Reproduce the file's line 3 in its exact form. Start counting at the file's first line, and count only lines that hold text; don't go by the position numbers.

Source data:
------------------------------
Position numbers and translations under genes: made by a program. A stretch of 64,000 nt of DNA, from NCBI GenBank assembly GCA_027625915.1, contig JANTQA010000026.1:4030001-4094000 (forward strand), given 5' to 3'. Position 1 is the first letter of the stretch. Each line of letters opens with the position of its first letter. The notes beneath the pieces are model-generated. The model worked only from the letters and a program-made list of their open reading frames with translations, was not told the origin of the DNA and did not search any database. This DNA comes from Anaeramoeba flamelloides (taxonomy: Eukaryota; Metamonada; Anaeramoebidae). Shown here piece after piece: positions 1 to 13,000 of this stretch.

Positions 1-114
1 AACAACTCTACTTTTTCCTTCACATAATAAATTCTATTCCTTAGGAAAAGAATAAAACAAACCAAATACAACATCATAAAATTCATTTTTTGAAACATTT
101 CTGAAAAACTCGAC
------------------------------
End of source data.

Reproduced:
1 AACAACTCTACTTTTTCCTTCACATAATAAATTCTATTCCTTAGGAAAAGAATAAAACAAACCAAATACAACATCATAAAATTCATTTTTTGAAACATTT